Community currencies have been put forward as a grassroots tool to promote social inclusion through community self-help and active citizenship. ‘Time banks’ are a new form of community currency in the UK which are receiving government support. Time credits are earned for each hour of voluntary service given, and can be used to purchase services from other members in return. This article discusses new findings from the first national study of time banks to assess their impacts and potential. An evaluative framework is employed which describes social inclusion as comprising effective economic, social and political citizenship rights. Evidence is presented from a national survey of time banks and from an in-depth case study of Rushey Green Time Bank, situated in a health care setting in a deprived area of south London. Time banks are found to be successful at engaging socially excluded and vulnerable groups of people in community activities — many for the first time — boosting their confidence, social networks, skills and well-being, as well as opening up possibilities for challenging inequitable social institutions and creating spaces where different values prevail. Their potential as tools for democratic renewal, promoting civic engagement and active citizenship is discussed.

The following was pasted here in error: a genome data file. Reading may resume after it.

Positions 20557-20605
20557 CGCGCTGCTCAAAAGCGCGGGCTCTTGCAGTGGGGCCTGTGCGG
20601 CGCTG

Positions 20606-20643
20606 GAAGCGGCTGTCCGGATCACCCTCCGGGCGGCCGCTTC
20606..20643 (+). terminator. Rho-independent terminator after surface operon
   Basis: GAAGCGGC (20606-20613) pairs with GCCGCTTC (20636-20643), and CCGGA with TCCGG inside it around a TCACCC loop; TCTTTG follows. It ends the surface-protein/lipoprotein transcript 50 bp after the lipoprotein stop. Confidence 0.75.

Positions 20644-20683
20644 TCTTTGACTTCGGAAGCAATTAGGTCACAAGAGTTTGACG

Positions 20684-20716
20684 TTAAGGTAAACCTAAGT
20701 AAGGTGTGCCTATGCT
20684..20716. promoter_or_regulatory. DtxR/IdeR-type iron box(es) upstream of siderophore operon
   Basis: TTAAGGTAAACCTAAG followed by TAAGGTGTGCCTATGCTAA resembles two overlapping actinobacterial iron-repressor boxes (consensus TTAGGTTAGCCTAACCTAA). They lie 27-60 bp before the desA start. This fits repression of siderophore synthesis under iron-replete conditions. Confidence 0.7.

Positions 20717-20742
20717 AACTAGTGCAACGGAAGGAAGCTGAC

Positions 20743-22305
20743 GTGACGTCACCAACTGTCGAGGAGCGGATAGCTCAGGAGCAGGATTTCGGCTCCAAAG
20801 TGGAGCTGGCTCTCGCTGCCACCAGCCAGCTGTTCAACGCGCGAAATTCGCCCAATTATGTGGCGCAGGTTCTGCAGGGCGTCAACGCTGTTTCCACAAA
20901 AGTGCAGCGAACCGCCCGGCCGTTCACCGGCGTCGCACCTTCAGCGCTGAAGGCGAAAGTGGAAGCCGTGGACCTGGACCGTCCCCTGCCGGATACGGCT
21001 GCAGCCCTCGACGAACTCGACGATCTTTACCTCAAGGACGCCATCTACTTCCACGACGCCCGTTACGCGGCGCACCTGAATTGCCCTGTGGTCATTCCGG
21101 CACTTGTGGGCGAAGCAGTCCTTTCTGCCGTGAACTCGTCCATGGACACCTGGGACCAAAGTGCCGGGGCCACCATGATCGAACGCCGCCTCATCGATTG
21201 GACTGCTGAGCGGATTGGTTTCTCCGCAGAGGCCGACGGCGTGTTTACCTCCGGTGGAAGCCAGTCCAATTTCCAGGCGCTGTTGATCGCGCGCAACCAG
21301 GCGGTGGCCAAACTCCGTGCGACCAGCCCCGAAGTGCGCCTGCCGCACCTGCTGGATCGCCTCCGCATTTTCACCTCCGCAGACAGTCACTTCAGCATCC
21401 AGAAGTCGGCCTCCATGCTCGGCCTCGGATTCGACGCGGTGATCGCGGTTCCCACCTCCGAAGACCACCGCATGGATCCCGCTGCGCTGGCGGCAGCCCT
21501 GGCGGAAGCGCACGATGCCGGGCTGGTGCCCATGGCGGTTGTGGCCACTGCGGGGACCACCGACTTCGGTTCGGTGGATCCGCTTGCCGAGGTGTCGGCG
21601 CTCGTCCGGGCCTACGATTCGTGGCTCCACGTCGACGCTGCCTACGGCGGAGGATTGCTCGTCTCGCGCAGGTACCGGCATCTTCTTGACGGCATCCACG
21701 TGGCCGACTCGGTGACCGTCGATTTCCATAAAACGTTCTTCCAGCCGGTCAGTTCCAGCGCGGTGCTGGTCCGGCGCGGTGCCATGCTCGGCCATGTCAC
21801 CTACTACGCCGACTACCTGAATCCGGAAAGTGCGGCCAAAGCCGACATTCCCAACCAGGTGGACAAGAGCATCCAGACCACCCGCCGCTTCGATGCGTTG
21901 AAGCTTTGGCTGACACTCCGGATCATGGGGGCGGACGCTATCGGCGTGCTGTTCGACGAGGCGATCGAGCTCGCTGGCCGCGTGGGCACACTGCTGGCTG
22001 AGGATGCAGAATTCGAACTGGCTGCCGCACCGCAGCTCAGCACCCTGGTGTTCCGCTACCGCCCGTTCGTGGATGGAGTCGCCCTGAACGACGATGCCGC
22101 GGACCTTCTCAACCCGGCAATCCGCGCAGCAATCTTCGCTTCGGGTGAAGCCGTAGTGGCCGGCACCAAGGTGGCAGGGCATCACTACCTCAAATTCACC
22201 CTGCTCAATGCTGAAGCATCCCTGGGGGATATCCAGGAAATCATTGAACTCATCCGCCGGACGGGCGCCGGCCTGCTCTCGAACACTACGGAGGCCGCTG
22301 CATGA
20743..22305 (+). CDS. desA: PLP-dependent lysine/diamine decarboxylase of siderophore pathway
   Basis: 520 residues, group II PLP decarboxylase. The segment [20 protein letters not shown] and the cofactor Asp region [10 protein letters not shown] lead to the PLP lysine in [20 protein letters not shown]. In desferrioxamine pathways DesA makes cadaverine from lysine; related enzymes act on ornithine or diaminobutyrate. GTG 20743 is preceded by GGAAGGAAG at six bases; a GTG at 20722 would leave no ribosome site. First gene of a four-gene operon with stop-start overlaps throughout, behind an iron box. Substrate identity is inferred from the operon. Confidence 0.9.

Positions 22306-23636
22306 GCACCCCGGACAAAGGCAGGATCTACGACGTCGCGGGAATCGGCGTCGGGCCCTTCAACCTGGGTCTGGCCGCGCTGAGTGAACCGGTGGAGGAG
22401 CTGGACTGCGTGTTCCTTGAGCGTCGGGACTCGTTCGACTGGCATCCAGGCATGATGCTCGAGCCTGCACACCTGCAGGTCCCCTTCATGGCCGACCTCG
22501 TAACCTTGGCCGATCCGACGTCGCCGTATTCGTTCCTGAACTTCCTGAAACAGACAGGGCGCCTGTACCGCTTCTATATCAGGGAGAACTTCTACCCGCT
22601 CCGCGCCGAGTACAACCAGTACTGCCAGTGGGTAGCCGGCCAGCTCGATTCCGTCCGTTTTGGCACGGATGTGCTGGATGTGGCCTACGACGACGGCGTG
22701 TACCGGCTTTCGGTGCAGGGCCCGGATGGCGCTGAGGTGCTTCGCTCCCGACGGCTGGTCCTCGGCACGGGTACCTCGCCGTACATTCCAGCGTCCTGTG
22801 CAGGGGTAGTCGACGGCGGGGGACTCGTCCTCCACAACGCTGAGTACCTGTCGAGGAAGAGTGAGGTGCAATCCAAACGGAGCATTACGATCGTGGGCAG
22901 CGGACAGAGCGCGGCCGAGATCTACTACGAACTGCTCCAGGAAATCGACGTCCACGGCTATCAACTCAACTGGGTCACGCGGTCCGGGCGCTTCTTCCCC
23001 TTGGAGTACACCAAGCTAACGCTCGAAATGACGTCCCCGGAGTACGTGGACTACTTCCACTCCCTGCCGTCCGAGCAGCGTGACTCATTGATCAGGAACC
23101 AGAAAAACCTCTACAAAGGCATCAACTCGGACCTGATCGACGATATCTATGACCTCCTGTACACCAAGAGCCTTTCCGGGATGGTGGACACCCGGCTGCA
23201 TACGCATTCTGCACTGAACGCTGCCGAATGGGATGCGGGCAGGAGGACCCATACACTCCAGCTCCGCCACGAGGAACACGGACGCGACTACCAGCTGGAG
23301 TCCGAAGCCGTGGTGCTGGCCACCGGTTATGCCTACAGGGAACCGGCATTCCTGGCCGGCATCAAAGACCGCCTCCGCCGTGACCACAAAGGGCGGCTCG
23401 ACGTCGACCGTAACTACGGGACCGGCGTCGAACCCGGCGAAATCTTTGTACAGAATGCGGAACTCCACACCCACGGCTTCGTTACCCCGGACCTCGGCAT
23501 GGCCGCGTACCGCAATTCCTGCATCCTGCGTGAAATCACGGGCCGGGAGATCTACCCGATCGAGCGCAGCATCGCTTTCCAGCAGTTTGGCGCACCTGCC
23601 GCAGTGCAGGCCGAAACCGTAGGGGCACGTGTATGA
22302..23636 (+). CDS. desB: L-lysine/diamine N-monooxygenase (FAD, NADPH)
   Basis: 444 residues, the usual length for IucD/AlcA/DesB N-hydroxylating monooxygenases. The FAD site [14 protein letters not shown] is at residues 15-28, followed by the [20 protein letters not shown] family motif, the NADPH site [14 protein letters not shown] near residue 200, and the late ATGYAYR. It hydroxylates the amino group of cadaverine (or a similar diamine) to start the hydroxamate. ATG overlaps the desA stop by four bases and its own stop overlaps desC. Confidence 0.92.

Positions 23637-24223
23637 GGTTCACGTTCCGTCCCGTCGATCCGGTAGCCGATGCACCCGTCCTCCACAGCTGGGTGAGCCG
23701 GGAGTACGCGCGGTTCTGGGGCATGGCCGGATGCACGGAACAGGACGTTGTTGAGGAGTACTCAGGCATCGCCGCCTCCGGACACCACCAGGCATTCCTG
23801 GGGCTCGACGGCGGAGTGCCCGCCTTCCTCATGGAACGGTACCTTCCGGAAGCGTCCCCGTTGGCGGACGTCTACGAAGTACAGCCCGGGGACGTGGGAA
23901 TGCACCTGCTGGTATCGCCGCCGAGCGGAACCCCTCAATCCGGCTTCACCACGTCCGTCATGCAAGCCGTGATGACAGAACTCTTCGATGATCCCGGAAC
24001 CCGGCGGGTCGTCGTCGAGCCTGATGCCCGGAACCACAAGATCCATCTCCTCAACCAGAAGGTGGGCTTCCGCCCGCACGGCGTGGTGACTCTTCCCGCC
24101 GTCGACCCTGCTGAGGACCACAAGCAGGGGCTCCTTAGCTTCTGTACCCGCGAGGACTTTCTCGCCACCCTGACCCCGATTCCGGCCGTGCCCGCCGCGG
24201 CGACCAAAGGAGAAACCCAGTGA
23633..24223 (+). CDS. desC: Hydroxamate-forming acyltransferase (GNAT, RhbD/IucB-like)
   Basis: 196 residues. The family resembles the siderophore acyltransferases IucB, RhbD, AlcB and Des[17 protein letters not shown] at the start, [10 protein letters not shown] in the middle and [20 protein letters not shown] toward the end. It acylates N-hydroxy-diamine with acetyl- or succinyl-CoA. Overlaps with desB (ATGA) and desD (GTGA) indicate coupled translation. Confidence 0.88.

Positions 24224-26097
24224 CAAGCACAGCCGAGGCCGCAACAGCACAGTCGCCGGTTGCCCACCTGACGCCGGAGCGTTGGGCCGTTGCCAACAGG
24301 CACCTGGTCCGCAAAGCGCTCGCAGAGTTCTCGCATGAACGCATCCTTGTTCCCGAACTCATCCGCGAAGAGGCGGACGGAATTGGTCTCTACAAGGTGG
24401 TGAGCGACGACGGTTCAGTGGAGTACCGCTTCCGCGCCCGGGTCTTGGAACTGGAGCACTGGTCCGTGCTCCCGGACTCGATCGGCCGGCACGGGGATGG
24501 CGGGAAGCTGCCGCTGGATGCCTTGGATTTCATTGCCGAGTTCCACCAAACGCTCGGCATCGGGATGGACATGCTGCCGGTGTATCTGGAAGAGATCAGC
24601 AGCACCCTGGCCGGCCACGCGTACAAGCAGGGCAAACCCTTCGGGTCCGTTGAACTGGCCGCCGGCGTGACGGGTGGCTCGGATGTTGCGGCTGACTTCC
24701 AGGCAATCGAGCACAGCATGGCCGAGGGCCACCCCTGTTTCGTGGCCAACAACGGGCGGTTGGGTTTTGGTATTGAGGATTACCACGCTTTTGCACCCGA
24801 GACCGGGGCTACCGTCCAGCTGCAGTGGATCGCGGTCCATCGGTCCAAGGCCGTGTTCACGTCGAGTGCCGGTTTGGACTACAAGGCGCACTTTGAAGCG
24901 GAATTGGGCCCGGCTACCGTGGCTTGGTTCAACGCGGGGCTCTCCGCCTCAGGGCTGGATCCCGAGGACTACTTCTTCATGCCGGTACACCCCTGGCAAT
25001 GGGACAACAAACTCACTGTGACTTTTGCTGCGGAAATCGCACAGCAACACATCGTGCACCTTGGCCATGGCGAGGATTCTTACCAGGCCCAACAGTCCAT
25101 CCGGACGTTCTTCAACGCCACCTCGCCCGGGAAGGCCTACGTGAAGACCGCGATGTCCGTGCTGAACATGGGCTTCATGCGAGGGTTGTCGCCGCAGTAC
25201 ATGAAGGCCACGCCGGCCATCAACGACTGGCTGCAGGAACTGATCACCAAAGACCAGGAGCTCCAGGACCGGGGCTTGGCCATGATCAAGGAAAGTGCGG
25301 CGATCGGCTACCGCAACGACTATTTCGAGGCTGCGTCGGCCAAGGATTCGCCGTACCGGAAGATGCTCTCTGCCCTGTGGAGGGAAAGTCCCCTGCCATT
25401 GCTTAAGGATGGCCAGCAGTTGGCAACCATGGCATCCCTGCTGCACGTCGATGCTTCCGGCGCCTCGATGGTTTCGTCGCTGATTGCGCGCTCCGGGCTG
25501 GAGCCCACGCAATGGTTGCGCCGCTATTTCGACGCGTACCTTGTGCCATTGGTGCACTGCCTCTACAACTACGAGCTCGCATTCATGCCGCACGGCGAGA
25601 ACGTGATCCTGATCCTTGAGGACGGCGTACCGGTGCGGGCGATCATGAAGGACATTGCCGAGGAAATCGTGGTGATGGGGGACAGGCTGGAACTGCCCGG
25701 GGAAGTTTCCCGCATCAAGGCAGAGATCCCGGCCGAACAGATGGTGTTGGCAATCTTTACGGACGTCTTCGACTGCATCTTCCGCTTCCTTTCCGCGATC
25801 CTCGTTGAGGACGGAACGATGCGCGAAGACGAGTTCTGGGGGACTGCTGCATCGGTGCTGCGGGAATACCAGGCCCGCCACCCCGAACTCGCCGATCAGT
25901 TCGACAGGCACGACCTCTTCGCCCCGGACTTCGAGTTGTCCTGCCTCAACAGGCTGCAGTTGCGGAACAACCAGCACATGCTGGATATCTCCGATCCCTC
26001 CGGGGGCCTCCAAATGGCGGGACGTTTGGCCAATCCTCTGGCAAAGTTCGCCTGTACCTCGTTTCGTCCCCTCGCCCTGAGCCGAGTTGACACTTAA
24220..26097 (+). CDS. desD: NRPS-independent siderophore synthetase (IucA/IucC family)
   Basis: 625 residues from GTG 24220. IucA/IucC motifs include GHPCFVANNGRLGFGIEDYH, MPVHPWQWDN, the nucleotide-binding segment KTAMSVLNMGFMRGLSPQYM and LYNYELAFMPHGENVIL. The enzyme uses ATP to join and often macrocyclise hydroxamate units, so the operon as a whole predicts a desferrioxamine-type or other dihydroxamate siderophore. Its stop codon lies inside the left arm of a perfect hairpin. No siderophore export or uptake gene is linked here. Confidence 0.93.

|Number of pages||38|
|Journal||International Journal of Urban and Regional Research|
|Publication status||Published - Sep 2003|